In the 1960s, a picturesque valley that was nestled in Upstate New York and bustled with life was demolished. Nearby villages were burned or flooded, and their inhabitants were forcibly displaced.

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Situated at the meeting point of Trout Creek and the West Branch Delaware River, a settlement was formed in 1786 by Jessie Dickenson and it was appropriately named  Dickenson City. However, despite Jessie's ambitious endeavors in establishing several businesses, his dream of witnessing the growth of a flourishing village failed.

Fast forward to the early 1800s, when Benjamin Cannon, who had acquired the land that was previously owned by Jessie Dickenson, erected a homestead on the opposite bank of the river. While Dickenson's village, failed, Cannonsville thrived.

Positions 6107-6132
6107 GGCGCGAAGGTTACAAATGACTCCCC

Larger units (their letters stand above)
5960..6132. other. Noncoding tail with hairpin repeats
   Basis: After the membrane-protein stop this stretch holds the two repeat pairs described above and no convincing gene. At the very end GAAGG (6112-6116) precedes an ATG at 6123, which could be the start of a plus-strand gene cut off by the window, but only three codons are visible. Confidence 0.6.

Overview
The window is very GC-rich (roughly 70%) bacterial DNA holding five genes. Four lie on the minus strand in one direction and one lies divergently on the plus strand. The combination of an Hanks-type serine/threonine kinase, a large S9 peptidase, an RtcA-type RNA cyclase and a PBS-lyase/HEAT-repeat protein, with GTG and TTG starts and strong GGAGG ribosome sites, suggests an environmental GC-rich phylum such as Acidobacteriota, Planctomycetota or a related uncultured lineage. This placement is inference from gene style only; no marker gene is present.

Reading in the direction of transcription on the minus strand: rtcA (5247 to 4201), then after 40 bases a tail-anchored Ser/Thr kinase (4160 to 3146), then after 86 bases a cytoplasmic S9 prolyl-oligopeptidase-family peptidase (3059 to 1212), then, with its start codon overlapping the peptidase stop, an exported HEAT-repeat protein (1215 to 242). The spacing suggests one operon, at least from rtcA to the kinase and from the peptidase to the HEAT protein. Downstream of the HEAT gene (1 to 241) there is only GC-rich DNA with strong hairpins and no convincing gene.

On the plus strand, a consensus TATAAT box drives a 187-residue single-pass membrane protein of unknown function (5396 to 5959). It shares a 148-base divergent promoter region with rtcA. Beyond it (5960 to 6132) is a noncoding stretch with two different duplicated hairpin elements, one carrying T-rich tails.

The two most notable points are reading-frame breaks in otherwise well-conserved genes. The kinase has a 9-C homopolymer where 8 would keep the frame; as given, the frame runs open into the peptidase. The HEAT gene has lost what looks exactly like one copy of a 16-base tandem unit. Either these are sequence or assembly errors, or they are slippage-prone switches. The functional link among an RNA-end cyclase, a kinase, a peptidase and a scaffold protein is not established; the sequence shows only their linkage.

Rich in lumber, the vicinity surrounding Cannonsville became a hub for logging activity. Enormous quantities of timber were harvested and floated down the river headed for markets in places like Philadelphia. As the lumber was cleared from the land, farmers settled in, transforming the landscape into cultivated fields.

Over the course of the next century and a half, the humble settlement expanded. Churches stood tall, while grocery stores, hardware shops, feed stores, post offices, and schools thrived. The village was full of life.

However, the promising future of Cannonsville, along with neighboring settlements like Granton, Rockrift, and Rockroyal, suffered a cruel blow when residents realized that their homes and the land connected to their ancestral roots would be swallowed whole by the creation of an extensive reservoir in order to provide drinking water for New York City.

Today, the submerged remains of Cannonsville reside in still waters, hidden from sight but refusing to be forgotten. The legacy of the village serves as a reminder that history cannot be erased, even when the physical remnants lie submerged.

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